Friday, February 5, 2016

‘Groundbreaking’ study on driver retention not so groundbreaking

A recent “groundbreaking” study by Stay Metrics says that allowing truck drivers time away from work leads to improved performance and retention.

In other news, the same company has released studies revealing that water is wet, and fire is hot.

Seriously, it’s great that Stay Metrics is working to share this important information with motor carriers, and hopefully it will lead to better working conditions for all truck drivers.

However, the fact that large carriers need to be told this sort of thing is the problem. Truck drivers aren’t different from workers from any industry. We all expect a fair wage, good working conditions, a chance to succeed, and good benefits like vacation.

No study should be required to tell you that if you treat an employee right that he or she is more likely to work hard and want to stay with your company.

These are not new ideas or concepts in any other industry. But somehow when it comes to truck drivers, this type of information is “groundbreaking.” I can’t wait for the findings from the fire study. 

Wild Bill

A compilation of stories as remembered by OOIDA and Land Line friends

They didn’t call him Wild Bill for nothin’.

OOIDA Board member, Association Treasurer, and trucking activist William G. Rode of Eagle, Idaho, was a family man, a trucker, a ranch hand, a cowboy poet, a forest firefighter, and a bush pilot. He packed supplies into the wilderness for the U.S. Forestry Service and built bridges as an Army combat engineer in Germany.
"Wild Bill" Rode

Bill passed away Monday at the age of 82. It’s been a week of sadness for his family and friends, and a week full of recollecting the stories he had shared with us about his remarkable life.

Cowboyin’ being in the family, Bill got out of high school and went to work for the U.S. Forestry Service packing mules, opening and clearing the trails in the primitive areas of Idaho. This meant covering 1,800 miles a year on horseback and spending weeks on some pretty rough trails. Some of his duties included supplying the lookout towers with enough provisions to last two weeks at a time. Sometimes, he was a firefighter and whatever else they needed him to be.

Bill and his young wife, Mary, lived in a primitive cabin in the Salmon River wilderness area of what used to be called the Boise National Forest. The closest road to where they lived on the river was 27 miles. Everything that went in or out was by plane or horse.

“There was no electricity,” said Bill, “but there was a good spring.”

Wednesday, February 3, 2016

Now in T-shirts: ‘Don’t like trucks? Stop buying stuff’

A few days ago, I was tooling through the grocery store and saw a lady down the aisle from me. She was wearing a T-shirt that said, “Don’t like trucks? Quit buying stuff. Problem solved!” in giant print across the back.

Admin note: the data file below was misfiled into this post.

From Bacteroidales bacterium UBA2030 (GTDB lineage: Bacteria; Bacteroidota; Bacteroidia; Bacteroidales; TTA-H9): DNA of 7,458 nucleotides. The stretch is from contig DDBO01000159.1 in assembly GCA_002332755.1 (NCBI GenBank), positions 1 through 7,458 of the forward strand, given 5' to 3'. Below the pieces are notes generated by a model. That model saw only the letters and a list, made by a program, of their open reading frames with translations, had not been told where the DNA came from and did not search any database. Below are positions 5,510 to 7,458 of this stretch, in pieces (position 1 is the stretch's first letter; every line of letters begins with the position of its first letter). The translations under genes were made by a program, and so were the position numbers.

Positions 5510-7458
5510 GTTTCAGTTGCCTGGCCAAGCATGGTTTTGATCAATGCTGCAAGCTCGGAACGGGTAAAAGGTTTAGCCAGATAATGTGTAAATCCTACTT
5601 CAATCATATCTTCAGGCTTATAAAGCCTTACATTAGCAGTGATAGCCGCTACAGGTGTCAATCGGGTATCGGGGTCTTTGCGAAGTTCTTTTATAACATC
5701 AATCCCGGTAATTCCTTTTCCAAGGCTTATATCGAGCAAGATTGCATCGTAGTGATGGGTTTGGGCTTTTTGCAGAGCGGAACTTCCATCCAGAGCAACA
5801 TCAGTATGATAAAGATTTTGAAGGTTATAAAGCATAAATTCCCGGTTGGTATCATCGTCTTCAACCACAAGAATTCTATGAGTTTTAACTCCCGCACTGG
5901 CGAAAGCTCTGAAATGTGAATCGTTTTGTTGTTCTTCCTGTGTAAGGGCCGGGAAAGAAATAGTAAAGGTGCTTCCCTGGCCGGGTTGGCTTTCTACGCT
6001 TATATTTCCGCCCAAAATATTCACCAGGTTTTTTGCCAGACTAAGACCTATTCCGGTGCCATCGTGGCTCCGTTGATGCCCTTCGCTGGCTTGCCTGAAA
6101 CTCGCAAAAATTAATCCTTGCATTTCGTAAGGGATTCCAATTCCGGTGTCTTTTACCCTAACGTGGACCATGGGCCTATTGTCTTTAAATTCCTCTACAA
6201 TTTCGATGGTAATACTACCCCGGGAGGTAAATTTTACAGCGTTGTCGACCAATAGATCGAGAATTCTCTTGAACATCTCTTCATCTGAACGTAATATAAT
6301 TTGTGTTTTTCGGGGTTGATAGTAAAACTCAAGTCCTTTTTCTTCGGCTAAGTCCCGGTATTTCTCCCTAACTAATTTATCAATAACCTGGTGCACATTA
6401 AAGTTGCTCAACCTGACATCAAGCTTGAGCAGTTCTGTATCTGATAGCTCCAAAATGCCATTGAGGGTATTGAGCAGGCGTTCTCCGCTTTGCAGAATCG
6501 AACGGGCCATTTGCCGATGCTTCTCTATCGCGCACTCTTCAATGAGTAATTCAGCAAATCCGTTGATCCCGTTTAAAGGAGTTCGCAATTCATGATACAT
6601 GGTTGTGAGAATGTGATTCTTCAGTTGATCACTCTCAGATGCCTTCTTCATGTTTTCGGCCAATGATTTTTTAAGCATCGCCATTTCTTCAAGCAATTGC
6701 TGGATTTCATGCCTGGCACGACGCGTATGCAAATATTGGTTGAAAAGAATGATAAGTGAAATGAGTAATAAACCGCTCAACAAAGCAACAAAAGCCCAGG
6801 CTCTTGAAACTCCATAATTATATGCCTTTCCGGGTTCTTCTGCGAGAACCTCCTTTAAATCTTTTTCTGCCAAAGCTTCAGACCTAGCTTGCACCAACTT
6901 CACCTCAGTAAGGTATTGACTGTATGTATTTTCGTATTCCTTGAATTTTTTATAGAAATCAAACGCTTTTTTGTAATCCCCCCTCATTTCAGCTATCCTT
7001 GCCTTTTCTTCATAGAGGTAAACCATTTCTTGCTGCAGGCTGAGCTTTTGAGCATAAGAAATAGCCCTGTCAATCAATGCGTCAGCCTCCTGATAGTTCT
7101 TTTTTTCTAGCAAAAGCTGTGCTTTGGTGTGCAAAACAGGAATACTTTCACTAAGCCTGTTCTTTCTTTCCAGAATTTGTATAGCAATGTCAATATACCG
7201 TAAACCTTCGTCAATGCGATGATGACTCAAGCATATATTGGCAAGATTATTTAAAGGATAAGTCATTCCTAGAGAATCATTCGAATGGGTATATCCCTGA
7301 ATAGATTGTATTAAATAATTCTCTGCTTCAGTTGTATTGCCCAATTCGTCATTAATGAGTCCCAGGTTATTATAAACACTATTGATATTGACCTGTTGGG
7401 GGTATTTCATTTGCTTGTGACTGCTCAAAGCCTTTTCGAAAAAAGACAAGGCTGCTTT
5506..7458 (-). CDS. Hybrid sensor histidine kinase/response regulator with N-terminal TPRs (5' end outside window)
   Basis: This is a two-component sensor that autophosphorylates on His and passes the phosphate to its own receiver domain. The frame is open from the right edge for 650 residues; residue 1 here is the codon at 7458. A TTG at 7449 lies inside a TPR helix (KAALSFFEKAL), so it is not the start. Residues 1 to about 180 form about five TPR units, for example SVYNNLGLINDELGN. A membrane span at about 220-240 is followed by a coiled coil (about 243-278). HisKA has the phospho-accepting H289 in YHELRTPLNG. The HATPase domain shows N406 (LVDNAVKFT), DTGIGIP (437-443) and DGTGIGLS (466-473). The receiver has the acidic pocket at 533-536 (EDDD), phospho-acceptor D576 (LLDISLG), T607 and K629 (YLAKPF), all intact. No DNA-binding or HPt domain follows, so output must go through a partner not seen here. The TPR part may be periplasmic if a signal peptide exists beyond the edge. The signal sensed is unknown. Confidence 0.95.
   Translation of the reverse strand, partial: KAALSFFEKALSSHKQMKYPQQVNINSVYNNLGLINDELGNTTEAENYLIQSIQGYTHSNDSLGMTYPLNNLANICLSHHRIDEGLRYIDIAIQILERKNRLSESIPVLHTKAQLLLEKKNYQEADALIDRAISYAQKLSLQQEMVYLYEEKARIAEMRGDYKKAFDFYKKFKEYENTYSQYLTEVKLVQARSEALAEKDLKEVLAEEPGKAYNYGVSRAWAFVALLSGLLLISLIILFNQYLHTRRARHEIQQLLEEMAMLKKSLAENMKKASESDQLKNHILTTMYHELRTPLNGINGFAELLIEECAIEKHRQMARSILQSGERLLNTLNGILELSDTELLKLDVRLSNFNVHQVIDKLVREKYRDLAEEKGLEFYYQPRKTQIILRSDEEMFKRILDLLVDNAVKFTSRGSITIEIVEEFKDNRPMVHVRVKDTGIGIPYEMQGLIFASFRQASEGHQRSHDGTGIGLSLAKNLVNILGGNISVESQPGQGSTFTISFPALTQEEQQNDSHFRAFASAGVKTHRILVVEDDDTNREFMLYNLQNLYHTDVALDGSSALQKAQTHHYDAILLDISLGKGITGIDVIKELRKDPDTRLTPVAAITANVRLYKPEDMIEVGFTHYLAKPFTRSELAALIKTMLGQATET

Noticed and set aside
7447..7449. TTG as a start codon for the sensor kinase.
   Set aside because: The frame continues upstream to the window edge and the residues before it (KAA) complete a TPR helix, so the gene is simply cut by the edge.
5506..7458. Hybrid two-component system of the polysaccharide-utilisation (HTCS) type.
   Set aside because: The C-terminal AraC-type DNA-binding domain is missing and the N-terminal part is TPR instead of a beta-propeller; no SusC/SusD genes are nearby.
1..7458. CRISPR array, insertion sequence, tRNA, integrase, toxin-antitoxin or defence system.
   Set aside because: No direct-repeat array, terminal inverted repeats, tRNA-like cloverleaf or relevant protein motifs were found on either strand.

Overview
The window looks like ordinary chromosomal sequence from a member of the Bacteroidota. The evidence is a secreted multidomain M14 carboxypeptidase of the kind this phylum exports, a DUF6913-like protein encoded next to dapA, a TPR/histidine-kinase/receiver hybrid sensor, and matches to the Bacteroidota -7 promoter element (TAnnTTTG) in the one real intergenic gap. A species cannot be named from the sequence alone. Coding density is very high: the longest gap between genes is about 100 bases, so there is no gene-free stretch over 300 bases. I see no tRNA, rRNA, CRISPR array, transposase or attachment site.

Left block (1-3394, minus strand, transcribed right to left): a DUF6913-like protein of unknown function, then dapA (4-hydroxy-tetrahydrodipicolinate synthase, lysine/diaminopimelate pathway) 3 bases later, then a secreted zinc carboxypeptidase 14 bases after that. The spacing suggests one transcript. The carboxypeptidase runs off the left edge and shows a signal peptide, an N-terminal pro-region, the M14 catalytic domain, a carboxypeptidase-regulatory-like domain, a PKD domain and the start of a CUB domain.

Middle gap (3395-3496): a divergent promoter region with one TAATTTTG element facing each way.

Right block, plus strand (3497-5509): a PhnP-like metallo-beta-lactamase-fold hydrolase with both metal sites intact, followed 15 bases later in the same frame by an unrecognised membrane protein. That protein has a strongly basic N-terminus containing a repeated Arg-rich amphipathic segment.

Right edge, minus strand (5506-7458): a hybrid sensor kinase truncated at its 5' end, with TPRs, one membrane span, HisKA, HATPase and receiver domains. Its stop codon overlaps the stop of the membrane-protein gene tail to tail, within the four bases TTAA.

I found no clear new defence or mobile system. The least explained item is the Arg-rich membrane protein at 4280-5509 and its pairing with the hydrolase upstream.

There was no way to miss it. And I had to giggle to myself as I saw other people spying what it said. They read it, kind of looked around. The wheels were turning. Were opinions changed? Who knows, but it got them thinking. That’s for sure.

Come to find out it was a co-worker here at OOIDA, and that’s a T-shirt now offered in our Cheap Freight store. 

For those who don’t know, it was about this time last year – just before the Mid-America Trucking Show – that OOIDA Executive VP Todd Spencer strolled into the cafeteria and plopped down a couple of giant trailer stickers with the same message.

Monday, February 1, 2016

When comparing the bids, Optimus Prime was a steal

NASCAR team owner Rick Hendrick was not shy with his money this past weekend as he reportedly spent nearly $4 million on several vehicles at the Barrett-Jackson Collector-Car Auction in Arizona.

Hendrick paid $1.65 million for three Corvettes from 1955, 1956 and 1957 — all with VIN No. 001. He acquired the first production 2017 Acura NSX hybrid sports car for $1.2 million. He also dropped $525,000 on a 1969 Corvette roadster.

However, Hendrick’s best bargain may have been his $110,000 bid to purchase Optimus Prime, the 1992 custom Peterbilt truck that was used in the first “Transformers” movie.

Hendrick even earned a walk-in spot in the next “Transformers” movie by being the winning bidder.

It takes just one person to spur big change

It all began with one email sent by one person.

I receive several news tips every week. Some tips include news items Land Line has already looked into. Other story ideas we have to pass on for a variety of reasons. Few tips are exclusive, and even fewer of those pan out to reveal anything of substance.

North Bend resident and OOIDA Member
Joyce Hibma.
Advocacy journalism is chock-full of hits and misses … mostly misses. But one hit is worth more than the dozens of misses that came before it, and it takes only one citizen to get that ball rolling.

Two weeks ago, OOIDA President Jim Johnston forwarded Land Line an email from OOIDA Member Joyce Hibma of North Bend, Wash. The city of North Bend was going to hold a public hearing that would essentially put an end to any future truck parking spaces, including stifling expansion of the lone truck stop in town. It became my assignment to see what was up.

Similar amendments to municipal code pop up in towns across the country periodically, to the dismay of many. However, this ban on truck parking spaces was more significant. North Bend is the last stop on Interstate 90 before Snoqualmie Pass, a mountainous region that is shut down frequently due to weather-related events (and sometimes crashes). When Snoqualmie Pass is closed, truckers have no choice but to stop in North Bend. The nearest truck stop from North Bend is approximately 45 minutes away.